But what could steer me in the opposite direction? Probably the same things that could steer any atheist …

I could be converted to theism if:

  • God, or a god, showed himself or performed an act that unambiguously proved his existence as an immortal, omnipotent being. As to what that proof would constitute: that god himself would be the perfect arbiter of what would conclusively prove to six billion people that he existed.

Such things as tortillas depicting blurred, apparently Mary-shaped silhouettes do not count. If you’re there, God, you’re on notice! Any time is fine. But no tricks – and come alone (if indeed there’s only one of you, otherwise, bring the whole parthenon).

In hindsight, there are quite a few things I left off both of those two longer lists, but I haven’t added them here. To add a large amount of new content to a re-post in the hope that a “special edition” would make it heaps, heaps better might (a) make me feel a total hypocrite, like I’m pulling a George Lucas (may he drown in his money-bin) and (b) turn people off, TL;DR style. I also believe that excessive after-the-fact editing takes a bit of the “blogginess” away from what I write. I like the sort-of “stream of consciousness” aspect of blogging, in that it provides a snapshot of my mindset at the precise time I was writing a post, warts & all, as opposed to being a considered, well thought-out post that took a very long time to compile. I don’t do many drafts. If I can’t finish something the day I start, it simply never gets published. Suffice it to say that philosophy didn’t serve me well at school!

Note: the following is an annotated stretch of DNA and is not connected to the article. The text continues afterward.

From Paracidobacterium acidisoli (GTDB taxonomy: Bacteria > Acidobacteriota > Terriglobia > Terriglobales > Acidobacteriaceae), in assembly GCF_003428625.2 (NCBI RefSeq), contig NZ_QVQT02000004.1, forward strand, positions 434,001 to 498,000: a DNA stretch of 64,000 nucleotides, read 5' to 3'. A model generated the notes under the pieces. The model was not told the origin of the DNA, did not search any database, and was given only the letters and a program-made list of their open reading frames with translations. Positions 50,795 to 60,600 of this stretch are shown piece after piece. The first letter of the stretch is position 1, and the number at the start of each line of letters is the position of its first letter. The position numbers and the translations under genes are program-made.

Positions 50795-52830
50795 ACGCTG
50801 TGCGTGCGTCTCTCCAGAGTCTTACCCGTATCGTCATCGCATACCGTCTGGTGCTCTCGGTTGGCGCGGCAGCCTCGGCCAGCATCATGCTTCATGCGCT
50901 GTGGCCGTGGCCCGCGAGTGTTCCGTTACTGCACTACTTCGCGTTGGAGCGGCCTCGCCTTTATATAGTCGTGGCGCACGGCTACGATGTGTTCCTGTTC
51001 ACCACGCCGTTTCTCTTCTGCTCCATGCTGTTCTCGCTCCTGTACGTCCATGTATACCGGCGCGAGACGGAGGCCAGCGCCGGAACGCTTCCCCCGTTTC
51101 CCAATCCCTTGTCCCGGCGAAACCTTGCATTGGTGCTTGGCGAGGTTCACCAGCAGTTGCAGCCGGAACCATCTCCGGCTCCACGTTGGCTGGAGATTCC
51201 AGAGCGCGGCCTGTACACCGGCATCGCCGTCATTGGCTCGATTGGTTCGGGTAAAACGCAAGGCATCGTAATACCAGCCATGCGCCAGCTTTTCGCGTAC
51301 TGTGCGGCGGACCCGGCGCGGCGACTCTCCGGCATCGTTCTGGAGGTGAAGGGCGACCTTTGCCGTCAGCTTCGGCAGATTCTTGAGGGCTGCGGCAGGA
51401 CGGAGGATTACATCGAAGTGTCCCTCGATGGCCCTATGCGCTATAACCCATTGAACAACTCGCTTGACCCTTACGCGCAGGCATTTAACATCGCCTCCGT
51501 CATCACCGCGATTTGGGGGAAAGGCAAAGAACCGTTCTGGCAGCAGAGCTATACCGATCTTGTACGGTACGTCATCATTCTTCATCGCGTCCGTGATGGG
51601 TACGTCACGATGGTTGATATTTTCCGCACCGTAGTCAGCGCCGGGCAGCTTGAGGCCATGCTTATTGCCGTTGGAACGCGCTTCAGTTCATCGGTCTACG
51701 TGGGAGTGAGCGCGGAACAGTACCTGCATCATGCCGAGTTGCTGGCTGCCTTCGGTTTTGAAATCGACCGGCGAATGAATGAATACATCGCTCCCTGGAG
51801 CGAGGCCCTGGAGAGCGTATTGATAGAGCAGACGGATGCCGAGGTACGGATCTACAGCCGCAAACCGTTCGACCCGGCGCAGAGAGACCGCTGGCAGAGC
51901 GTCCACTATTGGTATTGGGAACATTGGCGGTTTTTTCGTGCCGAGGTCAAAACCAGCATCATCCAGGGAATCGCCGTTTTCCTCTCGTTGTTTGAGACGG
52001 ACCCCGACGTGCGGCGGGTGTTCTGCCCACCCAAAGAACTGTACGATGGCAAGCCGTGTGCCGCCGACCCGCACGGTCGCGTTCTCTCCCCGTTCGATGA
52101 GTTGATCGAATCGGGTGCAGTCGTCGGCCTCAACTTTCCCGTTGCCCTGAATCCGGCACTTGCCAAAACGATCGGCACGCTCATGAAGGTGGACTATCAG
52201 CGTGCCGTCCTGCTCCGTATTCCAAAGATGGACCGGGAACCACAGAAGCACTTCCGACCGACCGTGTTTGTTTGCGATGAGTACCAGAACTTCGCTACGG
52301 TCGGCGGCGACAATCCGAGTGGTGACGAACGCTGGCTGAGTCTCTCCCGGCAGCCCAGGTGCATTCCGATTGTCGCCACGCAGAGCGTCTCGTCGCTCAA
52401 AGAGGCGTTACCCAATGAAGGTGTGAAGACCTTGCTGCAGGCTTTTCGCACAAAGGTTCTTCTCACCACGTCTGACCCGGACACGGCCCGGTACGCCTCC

OK, that’s enough of that. Keep enjoying the DI experience, readers. I hope to get into some serious/thoughtful/entertaining dialogue with some of you soon.

Hank

 

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Category: Culture, Good and Evil, Religion

About the Author ()

Hank was born of bird-watching bushwalking music-loving parents from whom he gained his love of nature, the universe & bicycles. Today he's a musician, non-profit aid worker, beagle keeper and fair & balanced internet commentator - but that just means he has a chip on each shoulder.

Comments (164)

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  1. Hank says: